Tuesday, 3 November 2020

Tom and I were investigating a flock of Long-Tailed Tits in the trees near the Queen's Temple.

We found some Greenfinches from the local family ...

...and with them was a male Brambling, only the second I've seen in the park.

Two Coal Tits flitted about in a cedar on the edge of the Rose Garden.

A Blue Tit posed prettily beside the Long Water ...

... and a Robin sat down comfortably on a twig.

A Grey Wagtail was back after several weeks' absence on the little pool at the top of the Dell waterfall. It caught an insect hovering near the edge.

Two Pied Wagtails ran around the edge of the Round Pond. It seems that the waves breaking over the edge leave little water creatures stranded for them to eat.

A Magpie near the Henry Moore sculpture dug a hole in the ground. It did eventually find something to eat at the bottom.

Starlings jumped around at the Lido restaurant.

Rose-Ringed Parakeets lined up on the railings at Peter Pan.

The pigeon-eating Lesser Black-Backed Gull looked bored.

A young Herring Gull examined a packet of Haribo Starmix.

The Black Swan was back on the Serpentine.

The odd trio of ducks swam around in the Italian Garden ...

... and a Gadwall dabbled in the air bubbler in the lake below, which brings up edible creatures.

A bracket fungus on a dead tree on Buck Hill. It seems too yellow to be an Oyster Mushroom.


  1. wow, a Brambling! What a great observation! How did you find it? We only see them in winter and must make a special trip solely to seek for them. Most of our Bramblings come from Russia.

    Is the Black Swan calling to other bird? What is she doing?

    1. It seems to be some kind of Black Swan signal. The swan may or may not call while making that gesture, and vice versa.

      The Brambling just happened to be with the Greenfinches. Mixed finch flocks seem to be a thing, as with tits. The first Brambling I saw in the park was with Chaffinches.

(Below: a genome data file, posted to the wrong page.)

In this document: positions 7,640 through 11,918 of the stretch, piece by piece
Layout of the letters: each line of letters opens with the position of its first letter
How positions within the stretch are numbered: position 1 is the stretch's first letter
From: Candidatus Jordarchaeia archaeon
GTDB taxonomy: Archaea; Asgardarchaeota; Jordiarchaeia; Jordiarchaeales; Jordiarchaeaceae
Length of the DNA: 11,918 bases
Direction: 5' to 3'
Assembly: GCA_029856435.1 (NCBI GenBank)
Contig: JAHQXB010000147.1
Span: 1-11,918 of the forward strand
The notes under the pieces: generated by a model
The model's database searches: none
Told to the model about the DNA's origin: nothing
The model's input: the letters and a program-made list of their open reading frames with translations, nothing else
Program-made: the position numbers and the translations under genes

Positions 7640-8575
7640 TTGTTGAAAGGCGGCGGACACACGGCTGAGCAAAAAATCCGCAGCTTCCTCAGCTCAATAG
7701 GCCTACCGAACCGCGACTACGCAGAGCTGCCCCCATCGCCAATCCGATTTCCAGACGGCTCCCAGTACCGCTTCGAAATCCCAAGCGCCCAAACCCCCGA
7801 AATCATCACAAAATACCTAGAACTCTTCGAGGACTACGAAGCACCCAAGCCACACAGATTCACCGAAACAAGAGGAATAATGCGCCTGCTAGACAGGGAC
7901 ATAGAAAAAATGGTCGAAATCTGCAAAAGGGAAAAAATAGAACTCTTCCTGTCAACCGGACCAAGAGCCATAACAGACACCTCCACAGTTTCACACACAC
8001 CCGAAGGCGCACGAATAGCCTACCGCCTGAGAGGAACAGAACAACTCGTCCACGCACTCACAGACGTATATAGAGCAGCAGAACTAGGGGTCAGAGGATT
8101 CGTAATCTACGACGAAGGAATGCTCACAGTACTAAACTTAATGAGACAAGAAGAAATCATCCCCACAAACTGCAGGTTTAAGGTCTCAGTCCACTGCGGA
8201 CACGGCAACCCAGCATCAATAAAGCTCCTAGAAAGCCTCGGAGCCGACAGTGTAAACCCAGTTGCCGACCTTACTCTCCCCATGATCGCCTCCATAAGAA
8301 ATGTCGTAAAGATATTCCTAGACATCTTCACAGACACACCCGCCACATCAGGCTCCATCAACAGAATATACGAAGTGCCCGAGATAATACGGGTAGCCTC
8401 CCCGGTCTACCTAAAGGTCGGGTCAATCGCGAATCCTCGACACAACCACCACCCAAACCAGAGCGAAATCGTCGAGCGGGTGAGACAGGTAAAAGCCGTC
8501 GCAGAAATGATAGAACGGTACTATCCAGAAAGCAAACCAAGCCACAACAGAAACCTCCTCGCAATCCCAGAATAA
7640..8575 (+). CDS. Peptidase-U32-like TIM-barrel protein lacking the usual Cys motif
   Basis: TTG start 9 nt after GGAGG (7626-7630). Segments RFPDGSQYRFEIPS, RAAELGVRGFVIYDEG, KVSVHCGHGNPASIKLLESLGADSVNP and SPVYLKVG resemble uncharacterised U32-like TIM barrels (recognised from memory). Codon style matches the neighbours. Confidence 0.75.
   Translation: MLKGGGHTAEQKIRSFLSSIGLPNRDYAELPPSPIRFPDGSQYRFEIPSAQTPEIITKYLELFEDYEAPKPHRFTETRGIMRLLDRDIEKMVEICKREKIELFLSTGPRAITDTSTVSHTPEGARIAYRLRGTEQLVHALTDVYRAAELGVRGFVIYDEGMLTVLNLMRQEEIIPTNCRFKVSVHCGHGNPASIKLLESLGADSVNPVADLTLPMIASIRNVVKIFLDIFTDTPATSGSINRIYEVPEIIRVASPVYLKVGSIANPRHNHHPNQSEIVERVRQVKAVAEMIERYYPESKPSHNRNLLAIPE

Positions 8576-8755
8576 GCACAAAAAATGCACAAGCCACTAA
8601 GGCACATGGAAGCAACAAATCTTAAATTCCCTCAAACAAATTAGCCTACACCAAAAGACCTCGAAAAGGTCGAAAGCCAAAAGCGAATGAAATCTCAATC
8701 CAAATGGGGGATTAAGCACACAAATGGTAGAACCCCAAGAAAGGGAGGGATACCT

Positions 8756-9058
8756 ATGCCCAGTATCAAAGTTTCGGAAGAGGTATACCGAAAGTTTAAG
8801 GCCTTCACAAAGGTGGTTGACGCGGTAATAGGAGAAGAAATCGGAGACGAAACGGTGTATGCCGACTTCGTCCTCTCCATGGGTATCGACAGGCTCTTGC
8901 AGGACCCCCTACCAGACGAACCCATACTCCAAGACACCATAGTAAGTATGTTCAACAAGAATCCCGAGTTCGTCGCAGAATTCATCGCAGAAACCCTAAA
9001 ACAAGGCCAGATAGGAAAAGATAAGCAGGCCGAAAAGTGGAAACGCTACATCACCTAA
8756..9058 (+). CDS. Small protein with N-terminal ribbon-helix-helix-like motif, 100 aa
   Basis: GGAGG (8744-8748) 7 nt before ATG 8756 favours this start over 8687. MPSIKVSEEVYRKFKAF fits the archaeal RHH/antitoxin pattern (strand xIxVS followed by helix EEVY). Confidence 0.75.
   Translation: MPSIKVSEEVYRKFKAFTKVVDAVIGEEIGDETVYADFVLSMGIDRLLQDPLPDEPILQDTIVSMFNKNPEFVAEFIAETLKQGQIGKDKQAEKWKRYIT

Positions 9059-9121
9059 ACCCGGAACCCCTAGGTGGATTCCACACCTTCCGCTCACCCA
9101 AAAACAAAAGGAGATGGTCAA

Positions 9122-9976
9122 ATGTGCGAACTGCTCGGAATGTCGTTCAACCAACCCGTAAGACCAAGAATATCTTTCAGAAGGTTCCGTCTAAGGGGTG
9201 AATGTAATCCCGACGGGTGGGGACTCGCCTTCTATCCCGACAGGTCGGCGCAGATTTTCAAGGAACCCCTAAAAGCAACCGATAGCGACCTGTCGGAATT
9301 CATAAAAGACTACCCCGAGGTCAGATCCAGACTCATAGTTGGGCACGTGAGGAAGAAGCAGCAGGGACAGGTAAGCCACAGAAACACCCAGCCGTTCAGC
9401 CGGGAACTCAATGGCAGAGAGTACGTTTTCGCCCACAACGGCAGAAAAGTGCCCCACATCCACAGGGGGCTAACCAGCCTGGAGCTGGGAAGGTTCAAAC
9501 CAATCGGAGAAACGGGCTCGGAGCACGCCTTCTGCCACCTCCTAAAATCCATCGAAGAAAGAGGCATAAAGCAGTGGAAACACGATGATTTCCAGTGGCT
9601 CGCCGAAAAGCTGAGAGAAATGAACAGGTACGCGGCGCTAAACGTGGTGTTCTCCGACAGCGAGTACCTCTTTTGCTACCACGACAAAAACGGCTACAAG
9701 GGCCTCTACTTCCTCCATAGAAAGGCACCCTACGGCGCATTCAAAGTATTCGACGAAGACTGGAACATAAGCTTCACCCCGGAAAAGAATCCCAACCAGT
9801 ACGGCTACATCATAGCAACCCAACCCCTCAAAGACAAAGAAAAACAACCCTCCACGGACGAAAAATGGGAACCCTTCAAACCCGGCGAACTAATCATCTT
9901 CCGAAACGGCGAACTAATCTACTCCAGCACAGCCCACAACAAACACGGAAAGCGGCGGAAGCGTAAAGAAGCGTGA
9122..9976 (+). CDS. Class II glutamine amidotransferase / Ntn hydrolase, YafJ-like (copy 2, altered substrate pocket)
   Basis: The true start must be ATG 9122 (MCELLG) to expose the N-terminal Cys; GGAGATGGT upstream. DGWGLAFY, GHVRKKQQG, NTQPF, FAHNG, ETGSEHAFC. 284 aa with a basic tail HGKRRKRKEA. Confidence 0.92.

2. Wow-lucky to get the Brambling, Ralph-such beautiful birds. Quite a few were reported this autumn on passage but good to get one like this. Only ones I've seen this year was at feeders in Norfolk back in January.

    I saw your comment about the dearth of Blackbirds on London birders where I did leave a comment. The same thing has worried me for the last couple of months as I've seen a few. On my local patch a small number arrived with the Redwings, etc a couple of weeks ago & I saw at least 4 on Sunday, but none around the garden at home, none at various sites I work at. Some weeks ago at an estate I work a couple of days a week I found the remains of 3 Blackbirds on a lawn one morning .No flesh on them, just feathered corpses. My colleague said cat but though there are a couple of cats there I thought it was unlikely 3 adult birds would be caught in the open on the same day. I do hope this isn't yet another disease! I haven't seen a Greenfinch locally for a few weeks & even Goldfinches which are normally plentiful, have been much fewer in number. Worrying times on so many levels!

    1. Yes, very worrying. Our Blackbirds have been deprived of habitat by the damned leaf blowers, but were recovering a bit till this year. We have had a few Redwings flying over, but otherwise a complete thrush famine. There are two local Greenfinch families in this bit of the park, and two Chaffinch families nearby, but none elsewhere. Goldfinches never common in the park but heard occasionally -- more of them in the streets on aerials,